Today's "Ask the Expert" feature comes from one of our regular contributors, Edith Tarter of Geneva. "I shopped my first club resale when my triplets were 10 days old," Edith says. "I remember this because it was the first day I was cleared to drive, and I chose to swing by the local multiples sale on my way to visit the babies still in the NICU! From that first sale, I was hooked on resale shopping for the kids, and still get a thrill every resale season -- eight years later!"
Many years ago, shopping for used clothing and toys was almost looked upon as something to hide. If your family did not have the money to shop at the mall or at the department store, you certainly did tell anyone. In fact, you'd do whatever you could to avoid anyone knowing that your clothes came from the Salvation Army or Goodwill store. Well, the days of secretly shopping a thrift store or rummaging through used clothing at resales and garage sales is over for most people.
Green is in! The 3Rs of conservation -- Reuse, Repurpose, Recycle -- take on new meaning when outfitting growing kids! You can find consignment shops and resale events, along with the typical thrift stores, widely available in the western suburbs. Whether you’re looking for upscale labels or basic play wear, you’ll find it at great prices if you’re willing to clothe your darlings in gently-used items. The savings can be astonishing if you’re open to using like-new equipment, such as strollers, high chairs and bouncers.
One-time resale events, such as those hosted by multiples clubs and school PTOs, usually occur in March/April and August/September. Most of the spring sales have concluded, but check out the club/school websites for fall dates. Add your name to their mailing list, if possible. (Editor's note: Of course keep an eye on Go West's Garage Sales, Etc. page, too!)
As the weather gets nicer in our area, signs start popping up for neighborhood garage sales and church sales. Our local area is fortunate to have several resale, consignment shops and thrift stores, which offer bargains throughout the year. Buying clothing and equipment at these events, stores and within the local neighborhoods can save a lot of money, obviously. But, you still have to be careful to make sure that you are getting a good deal. Here are some important tips to keep in mind:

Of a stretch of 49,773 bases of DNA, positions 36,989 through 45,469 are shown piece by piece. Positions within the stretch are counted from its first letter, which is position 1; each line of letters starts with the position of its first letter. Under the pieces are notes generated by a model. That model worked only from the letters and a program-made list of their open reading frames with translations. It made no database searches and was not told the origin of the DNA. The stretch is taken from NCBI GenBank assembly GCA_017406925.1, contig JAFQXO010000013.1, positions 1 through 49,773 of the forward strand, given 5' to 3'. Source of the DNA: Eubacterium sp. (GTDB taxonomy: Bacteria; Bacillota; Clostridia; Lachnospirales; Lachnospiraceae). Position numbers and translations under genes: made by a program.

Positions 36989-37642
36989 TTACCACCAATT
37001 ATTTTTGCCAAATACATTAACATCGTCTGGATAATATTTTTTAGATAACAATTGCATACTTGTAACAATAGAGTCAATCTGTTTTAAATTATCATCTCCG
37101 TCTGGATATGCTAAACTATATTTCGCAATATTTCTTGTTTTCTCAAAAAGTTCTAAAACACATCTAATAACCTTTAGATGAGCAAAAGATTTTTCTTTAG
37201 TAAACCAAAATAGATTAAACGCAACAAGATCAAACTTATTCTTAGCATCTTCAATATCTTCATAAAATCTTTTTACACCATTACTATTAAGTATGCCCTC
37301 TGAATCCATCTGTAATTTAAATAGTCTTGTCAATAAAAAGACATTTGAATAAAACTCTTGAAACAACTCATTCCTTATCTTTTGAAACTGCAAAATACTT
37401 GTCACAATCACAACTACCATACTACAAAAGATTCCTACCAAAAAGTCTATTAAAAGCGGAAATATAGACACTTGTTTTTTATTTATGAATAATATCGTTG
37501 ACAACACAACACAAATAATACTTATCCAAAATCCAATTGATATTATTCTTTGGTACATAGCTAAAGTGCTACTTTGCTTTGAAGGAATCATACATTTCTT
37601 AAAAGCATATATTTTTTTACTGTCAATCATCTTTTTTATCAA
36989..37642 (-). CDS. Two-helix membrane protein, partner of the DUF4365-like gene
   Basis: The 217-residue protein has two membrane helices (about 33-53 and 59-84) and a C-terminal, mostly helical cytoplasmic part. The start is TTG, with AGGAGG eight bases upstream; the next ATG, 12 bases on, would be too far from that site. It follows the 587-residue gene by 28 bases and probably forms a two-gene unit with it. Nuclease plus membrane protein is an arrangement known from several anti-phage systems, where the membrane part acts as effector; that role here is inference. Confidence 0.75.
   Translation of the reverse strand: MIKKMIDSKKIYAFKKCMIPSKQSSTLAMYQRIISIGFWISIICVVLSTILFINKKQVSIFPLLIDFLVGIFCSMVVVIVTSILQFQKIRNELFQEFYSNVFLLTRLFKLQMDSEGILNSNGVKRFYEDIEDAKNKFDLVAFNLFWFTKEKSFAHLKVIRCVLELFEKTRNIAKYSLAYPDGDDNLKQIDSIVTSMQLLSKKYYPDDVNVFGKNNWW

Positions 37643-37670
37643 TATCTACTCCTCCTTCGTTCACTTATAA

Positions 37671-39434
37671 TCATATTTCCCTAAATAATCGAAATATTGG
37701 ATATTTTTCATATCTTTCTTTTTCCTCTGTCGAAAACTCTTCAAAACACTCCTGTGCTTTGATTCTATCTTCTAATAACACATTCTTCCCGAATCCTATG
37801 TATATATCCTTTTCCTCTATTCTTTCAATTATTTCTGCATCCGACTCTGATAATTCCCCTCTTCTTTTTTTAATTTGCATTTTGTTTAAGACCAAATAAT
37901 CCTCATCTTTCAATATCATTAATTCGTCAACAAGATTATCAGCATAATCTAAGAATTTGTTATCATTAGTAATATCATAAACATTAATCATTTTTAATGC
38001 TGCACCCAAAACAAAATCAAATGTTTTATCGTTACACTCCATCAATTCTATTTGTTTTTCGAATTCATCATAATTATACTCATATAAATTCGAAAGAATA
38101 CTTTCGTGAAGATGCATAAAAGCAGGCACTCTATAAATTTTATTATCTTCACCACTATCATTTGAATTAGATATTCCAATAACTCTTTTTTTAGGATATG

Make a shopping list of must-haves: Take an inventory of what clothing, equipment and toys your kids will need for the coming season. Spring resales focus on warm weather apparel and outdoor gear, while fall resales offer costumes, coats, boots and heavy clothing. Did the kids outgrow their bikes over the winter? Are you ready to introduce new toys that will challenge their budding skills? Do you have a special event coming in the months ahead where you’ll need a dressier outfit? Do you need a few ‘rainy/snowy day’ items, such as DVDs, games and books, to help pass those frequent indoor play days? Having a shopping list helps you focus on what you really need and avoid being overwhelmed at the volume of items for sale.
Know your sizes. Know the basic tag size your kids will be wearing for the season, but also know inseam and waist measurements and how to eyeball a piece of clothing for fit. Many used clothes may have size tags missing, or they may be faded, so if you can eyeball a shirt and tell if it will fit your child, so much the better. Knowing inseam and waist measurements will be helpful in determining if a pair of pants will fit. Used clothing usually runs smaller than new items, since it’s been laundered many times. I like to bring along a pair of pants and a tee that fits my child to use as a measurement against the resale items. Just make sure the shop owner or the resale/garage sale organizer is aware you’ve brought personal items.